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Olive Harvest Reflections

by Jane Smith, December 10th

I have been back in Palestine for a week. Although the violence and tension is less than in the early years of the Intifada, the oppressive control of Palestinian life is worse than ever. People are losing hope.

Despite this, I feel so fortunate to be here during the olive harvest and have been welcomed with incredible generosity and open heartedness. I have climbed olive trees and experienced the beauty of harvesting; feeling ripe olives running through my fingers, and hearing them fall like huge drops of rain on the tarpaulin below. Resting in the shade of the olive groves I have shared much laughter and amazing picnics with Palestinian families, who despite hardship, danger and suffering retain their humanity and infectious sparkle.

The olive harvest is a crucial time of year and is part of the very fabric of Palestinian society. Many farmers have suffered huge land loss and with this, mounting poverty. Land has been confiscated to build the Apartheid Wall, to expand Israeli settlements (whose very existence is illegal under International Law) and to construct “settler only” roads. Many farmers have land which is virtually inaccessible, falling behind the Wall, and have to negotiate a punitive system of permits and locked agricultural gates. Internationals offer accompaniment to farmers who are in danger, from both the Israeli Army and armed Israeli settlers. We stand in solidarity in the struggle to preserve land and livelihood.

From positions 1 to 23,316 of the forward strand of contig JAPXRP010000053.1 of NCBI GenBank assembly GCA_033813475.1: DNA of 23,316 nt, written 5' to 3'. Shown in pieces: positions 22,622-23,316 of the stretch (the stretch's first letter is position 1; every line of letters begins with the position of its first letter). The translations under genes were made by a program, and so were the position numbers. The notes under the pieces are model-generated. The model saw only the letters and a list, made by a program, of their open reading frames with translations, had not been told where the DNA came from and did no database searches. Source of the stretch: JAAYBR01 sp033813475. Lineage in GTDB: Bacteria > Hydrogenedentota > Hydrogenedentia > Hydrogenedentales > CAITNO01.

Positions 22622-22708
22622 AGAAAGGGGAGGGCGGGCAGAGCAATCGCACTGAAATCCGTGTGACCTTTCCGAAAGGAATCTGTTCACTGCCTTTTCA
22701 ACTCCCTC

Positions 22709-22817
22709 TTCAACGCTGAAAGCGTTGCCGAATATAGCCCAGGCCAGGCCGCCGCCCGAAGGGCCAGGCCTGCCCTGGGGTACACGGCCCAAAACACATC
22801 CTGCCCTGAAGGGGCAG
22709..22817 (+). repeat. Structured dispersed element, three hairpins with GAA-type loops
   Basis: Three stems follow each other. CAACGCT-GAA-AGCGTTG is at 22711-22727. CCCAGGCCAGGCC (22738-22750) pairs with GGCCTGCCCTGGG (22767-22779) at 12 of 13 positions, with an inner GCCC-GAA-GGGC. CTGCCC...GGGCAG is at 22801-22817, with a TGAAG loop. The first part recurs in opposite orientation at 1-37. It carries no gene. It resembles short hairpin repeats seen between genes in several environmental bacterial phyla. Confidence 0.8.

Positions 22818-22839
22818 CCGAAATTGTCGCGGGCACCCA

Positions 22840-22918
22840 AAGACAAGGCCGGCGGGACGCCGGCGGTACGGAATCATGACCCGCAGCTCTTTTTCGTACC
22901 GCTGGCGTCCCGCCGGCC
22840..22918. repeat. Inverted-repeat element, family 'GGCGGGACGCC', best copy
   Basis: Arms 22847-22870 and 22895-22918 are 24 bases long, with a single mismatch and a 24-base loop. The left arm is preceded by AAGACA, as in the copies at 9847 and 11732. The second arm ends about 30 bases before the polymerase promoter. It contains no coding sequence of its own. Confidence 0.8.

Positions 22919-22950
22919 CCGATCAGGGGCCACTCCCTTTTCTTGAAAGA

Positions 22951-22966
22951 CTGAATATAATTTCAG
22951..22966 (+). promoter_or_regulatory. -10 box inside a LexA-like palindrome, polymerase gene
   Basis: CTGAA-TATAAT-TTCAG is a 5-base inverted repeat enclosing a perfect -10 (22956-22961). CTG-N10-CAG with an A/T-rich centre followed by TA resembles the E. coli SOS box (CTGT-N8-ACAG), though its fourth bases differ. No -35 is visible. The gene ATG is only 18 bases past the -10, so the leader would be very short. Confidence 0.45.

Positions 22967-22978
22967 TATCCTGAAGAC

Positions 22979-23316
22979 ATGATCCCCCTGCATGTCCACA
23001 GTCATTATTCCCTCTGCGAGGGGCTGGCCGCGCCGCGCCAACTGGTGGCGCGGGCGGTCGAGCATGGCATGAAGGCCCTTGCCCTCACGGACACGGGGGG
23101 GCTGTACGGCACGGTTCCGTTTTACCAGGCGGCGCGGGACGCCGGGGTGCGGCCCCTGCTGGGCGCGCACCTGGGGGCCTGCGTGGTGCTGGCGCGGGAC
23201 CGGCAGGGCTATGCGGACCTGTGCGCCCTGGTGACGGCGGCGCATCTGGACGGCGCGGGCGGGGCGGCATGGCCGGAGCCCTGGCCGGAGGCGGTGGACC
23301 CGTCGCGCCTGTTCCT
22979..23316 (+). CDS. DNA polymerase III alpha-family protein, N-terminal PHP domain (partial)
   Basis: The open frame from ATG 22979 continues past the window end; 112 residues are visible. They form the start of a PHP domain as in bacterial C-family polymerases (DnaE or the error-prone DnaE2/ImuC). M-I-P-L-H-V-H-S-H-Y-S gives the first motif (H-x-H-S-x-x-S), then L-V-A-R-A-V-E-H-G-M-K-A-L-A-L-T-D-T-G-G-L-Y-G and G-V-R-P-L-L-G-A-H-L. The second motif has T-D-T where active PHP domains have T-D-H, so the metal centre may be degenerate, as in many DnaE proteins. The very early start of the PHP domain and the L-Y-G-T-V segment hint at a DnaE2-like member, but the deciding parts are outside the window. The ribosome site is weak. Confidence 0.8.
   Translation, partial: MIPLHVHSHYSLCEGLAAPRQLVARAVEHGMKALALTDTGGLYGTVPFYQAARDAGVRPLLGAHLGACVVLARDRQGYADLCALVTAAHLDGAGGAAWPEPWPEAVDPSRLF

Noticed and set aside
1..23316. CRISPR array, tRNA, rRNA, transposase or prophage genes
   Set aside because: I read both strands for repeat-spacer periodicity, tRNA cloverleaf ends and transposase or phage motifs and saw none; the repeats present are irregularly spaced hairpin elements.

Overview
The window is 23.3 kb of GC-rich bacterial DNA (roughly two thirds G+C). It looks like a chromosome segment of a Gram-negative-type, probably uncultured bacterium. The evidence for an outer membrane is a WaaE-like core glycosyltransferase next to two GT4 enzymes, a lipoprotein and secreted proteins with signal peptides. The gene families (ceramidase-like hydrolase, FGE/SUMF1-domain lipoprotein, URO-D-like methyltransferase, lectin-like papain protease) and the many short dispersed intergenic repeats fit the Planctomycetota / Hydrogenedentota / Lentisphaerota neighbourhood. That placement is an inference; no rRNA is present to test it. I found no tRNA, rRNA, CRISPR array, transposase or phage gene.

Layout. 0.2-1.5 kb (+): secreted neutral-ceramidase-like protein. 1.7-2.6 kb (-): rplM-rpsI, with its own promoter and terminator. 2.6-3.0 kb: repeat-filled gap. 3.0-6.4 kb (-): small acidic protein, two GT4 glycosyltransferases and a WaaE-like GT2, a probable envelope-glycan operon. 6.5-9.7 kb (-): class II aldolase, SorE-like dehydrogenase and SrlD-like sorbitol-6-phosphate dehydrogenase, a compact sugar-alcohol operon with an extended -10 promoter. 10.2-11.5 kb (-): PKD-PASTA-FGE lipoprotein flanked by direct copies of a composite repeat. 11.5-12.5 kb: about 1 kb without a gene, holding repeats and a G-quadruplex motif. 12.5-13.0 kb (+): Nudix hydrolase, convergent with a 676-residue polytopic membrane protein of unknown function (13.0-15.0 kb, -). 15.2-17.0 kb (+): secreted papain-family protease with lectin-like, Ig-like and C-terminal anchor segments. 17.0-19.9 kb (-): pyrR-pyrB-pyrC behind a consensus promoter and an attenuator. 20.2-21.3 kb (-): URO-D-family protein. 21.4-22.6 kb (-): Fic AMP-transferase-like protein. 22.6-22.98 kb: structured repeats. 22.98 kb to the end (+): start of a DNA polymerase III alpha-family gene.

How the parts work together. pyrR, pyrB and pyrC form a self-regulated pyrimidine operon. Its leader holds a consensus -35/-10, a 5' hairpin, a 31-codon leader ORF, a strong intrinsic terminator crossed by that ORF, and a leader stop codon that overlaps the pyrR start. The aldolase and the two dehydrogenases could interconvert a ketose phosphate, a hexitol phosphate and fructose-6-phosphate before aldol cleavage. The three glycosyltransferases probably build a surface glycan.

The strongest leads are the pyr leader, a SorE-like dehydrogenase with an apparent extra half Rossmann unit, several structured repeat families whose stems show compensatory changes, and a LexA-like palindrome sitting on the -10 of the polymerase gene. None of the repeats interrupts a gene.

I have been working in the village of Aw Zawiya, in Salfit district, central West Bank . The Apartheid Wall is already complete on one side of the village, resulting in massive land loss. Over the coming months Az Zawiya will be imprisoned on a further two sides. Many Palestinian villages are being strangled by “Ariel finger” which cuts deep into the West Bank, forming a “land corridor” between Ariel settlement and Tel Aviv.

The village of Aw Zawiya will become isolated into an enclave, along with the villages of Rafat and Deir Ballut, inaccessible to currently neighbouring villages. The army can easily control the one road into the village – a tunnel running under a “settler only” road. Anyone who has any doubts about whether Apartheid is really happening need only take a look at the segregated road system.

The main problems the farmers from Aw Zawiya face are from Israeli settlers. Although the settlements in that area are not particularly radical, the gun is commonplace. Whilst accompanying one family we were forced to walk for 100 meters through a dark, claustrophobic drain which ran under the “settler only” road. Shortly after emerging from the drain we met the army, controlling a small break in the Wall. An elderly man, alone and trying to reach a hospital appointment, was turned away. He did not have the “right” ID. In fact he was trying to save time and money, taking a short cut along a route that would have been possible before the Wall was built. Internationals negotiated for 2 hours with the army to be able to join the Palestinian family we were accompanying, whose land was dangerously close to a settlement.